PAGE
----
Market supporters need to remember that markets are amazing. The administration has been able to delay the market driven economy but it has not yet been able to deny it. It will be an interesting two years (and a few days). The administration has made their goal clear: to command the economy. The Republicans have not yet made it clear to the extent they will be pro markets versus “pro business”. The reason “pro business” deserves scare quotes is that it is typically only possible to be pro certain businesses. For example, if you are pro US sugar growers then you are against importers and consumers.
Adam Smith said there is a great deal of ruin in a nation. We need to remind ourselves of Smith’s insight as the administration toils away while at the same time we need to recognize, see North Korea, that is can be done.
Charles Lane at the Washington Post:
Transformative and beneficial though they [Medicare, Medicaid, the Higher Education Act, the Elementary and Secondary Education Act and, less famously but no less consequentially, expanded eligibility for Social Security disability insurance] were, and still are, the Great Society programs minted 50 years ago have mutated into sources of new and intractable problems, the most important of which is their unanticipated, enormous cost — which not only increases the national debt but also crowds out spending on other critical public needs from national defense to research. [emphasis added]
We cannot find any meaning of beneficial that means the same poorly thought out. Still it is good to see somebody at the Washington Post being able to connect the dots.
Today Saudi Prince Alwaleed says
The well-known billionaire investor recently told USA Today he’s positive we’re “never” going to see $100-a-barrel oil prices again.
Seriously? We just got over “Peak Oil” a few hours ago and now prices are never going above $100? There are lots of shocks out there that could cause $100 oil. Growth in Europe and Japan could drive up prices. Continued growth in the US might do it. There might be more economic catastrophes like New York and fracking. We don’t see it bouncing back tomorrow but there are lots of reasons to think that the price won’t always be this low. It is a violent and sometimes stupid world out there.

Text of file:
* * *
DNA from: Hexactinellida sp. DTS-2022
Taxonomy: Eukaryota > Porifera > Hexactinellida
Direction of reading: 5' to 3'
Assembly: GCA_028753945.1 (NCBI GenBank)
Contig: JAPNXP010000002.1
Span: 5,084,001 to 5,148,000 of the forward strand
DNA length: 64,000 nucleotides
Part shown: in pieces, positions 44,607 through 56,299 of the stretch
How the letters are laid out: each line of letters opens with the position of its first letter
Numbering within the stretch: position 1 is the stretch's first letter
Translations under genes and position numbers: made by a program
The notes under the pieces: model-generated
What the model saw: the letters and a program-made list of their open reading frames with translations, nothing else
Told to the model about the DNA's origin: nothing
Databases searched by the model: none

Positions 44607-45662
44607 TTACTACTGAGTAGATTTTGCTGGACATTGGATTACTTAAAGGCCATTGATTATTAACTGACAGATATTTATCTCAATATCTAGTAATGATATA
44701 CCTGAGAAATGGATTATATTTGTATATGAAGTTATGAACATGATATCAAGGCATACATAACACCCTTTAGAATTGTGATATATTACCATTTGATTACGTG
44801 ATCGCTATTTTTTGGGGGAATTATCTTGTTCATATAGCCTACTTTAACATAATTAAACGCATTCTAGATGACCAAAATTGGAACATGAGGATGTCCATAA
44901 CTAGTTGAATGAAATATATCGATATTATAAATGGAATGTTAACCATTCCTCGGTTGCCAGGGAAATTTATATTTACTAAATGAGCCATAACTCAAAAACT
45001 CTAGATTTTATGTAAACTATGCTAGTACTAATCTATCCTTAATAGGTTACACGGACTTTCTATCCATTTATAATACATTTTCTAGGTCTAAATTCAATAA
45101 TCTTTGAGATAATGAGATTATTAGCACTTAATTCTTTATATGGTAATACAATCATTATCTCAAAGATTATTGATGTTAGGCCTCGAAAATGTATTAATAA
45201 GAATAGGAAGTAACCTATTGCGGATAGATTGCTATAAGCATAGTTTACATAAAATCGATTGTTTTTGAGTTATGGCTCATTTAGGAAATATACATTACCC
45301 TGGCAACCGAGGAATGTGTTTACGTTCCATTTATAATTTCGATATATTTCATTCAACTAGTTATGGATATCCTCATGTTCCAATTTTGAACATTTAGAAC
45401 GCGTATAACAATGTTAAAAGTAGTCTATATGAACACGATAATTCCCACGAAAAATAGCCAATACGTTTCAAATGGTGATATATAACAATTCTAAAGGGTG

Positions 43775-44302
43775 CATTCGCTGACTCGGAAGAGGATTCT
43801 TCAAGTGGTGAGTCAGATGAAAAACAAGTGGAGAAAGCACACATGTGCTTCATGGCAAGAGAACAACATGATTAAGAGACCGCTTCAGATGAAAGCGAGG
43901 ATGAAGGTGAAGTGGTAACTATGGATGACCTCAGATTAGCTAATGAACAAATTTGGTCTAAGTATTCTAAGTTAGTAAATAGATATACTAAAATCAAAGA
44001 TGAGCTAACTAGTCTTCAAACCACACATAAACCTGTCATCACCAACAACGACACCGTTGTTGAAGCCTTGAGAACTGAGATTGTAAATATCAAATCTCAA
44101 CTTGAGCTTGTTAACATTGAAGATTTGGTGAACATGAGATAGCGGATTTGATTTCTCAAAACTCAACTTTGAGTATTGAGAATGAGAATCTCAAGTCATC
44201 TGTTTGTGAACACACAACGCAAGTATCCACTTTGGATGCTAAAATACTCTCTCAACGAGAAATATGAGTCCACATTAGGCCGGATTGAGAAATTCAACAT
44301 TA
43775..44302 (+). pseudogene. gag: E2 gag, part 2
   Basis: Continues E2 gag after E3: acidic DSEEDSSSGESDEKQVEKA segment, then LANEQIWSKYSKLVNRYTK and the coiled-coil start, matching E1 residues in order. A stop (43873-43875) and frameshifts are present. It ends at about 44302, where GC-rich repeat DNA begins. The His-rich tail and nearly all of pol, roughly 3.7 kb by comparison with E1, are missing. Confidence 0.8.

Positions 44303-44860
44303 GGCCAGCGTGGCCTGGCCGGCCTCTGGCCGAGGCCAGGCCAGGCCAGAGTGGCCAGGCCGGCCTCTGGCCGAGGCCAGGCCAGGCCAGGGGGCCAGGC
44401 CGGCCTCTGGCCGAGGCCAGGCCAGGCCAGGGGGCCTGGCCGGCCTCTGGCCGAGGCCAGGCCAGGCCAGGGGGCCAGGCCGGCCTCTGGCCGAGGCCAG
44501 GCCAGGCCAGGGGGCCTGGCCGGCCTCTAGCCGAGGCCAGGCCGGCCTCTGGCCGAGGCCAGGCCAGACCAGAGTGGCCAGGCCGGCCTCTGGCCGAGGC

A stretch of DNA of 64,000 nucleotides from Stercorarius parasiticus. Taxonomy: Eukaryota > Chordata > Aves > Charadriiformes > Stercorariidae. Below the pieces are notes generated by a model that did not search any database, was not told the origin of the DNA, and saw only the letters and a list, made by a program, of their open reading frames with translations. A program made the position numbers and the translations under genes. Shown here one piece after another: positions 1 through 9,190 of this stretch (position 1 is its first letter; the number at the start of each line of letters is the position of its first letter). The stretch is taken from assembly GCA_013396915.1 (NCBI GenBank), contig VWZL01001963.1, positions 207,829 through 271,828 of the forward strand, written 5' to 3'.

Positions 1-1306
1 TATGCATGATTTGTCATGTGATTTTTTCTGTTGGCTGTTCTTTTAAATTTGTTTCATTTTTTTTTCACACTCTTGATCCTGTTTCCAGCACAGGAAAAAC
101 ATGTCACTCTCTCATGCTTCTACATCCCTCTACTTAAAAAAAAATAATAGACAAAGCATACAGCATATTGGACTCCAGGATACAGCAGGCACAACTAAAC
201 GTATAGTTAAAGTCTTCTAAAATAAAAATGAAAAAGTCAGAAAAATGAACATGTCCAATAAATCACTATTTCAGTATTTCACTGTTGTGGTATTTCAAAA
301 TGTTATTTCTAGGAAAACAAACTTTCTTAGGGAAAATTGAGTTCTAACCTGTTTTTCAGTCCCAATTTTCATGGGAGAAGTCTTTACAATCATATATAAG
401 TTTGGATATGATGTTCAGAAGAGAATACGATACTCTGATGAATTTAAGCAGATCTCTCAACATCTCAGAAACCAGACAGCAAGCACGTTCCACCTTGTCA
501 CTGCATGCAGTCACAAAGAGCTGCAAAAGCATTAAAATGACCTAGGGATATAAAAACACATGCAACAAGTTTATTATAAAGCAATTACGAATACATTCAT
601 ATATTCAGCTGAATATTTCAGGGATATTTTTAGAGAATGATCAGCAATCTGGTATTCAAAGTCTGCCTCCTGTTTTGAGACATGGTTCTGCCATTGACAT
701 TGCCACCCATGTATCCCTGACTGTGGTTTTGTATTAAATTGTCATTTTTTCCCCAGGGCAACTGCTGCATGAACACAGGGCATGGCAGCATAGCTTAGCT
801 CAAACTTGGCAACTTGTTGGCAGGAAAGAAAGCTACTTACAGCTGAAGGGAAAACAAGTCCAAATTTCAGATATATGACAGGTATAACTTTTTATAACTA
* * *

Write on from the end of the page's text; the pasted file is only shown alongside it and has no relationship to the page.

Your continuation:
Deroy Murdock has proposed the 0-10-100 tax plan at NRO. It is a conceptually interesting idea to have no deductions or exemptions. We think it is a good idea to move in the direction of fewer deductions and exemptions. In fact, we think that fringe benefits should be taxed. The proposal has one big problem.
The corporate tax would work similarly:
“0” deductions. There would be no write-offs for payrolls, new plant and equipment, raw materials, amortization, rent, or anything else. That’s the bad news. The good news is that gross income would be subject to a tax rate of just 10 percent of whatever is generated in each calendar year.
Ten percent of corporate gross income is way too high. Mr. Murdock should be surprised that
A 10 percent tax on that amount would yield $1.45 trillion — far in excess of the $273 billion in federal corporate-tax receipts for 2013.
He is saying that his business tax is about five times higher than the current one. One estimate of return on sales (net income/net sales) is four to five percent. If the corporate tax rate is ten percent of sales then most businesses would have a loss. Of course, there would be a great deal of activity as businesses tried to reduce costs and increase prices to produce a profit.
So it is back to the drawing board on corporate taxes for Mr. Murdock. It is easy to fix by changing the corporate tax to a value added tax (or a national sales tax or even a carbon tax). We reduce the paperwork requirements and get the taxes closer to right. It will be closer to right because there will be an emphasis on taxing consumption and a reduced emphasis on tax avoidence.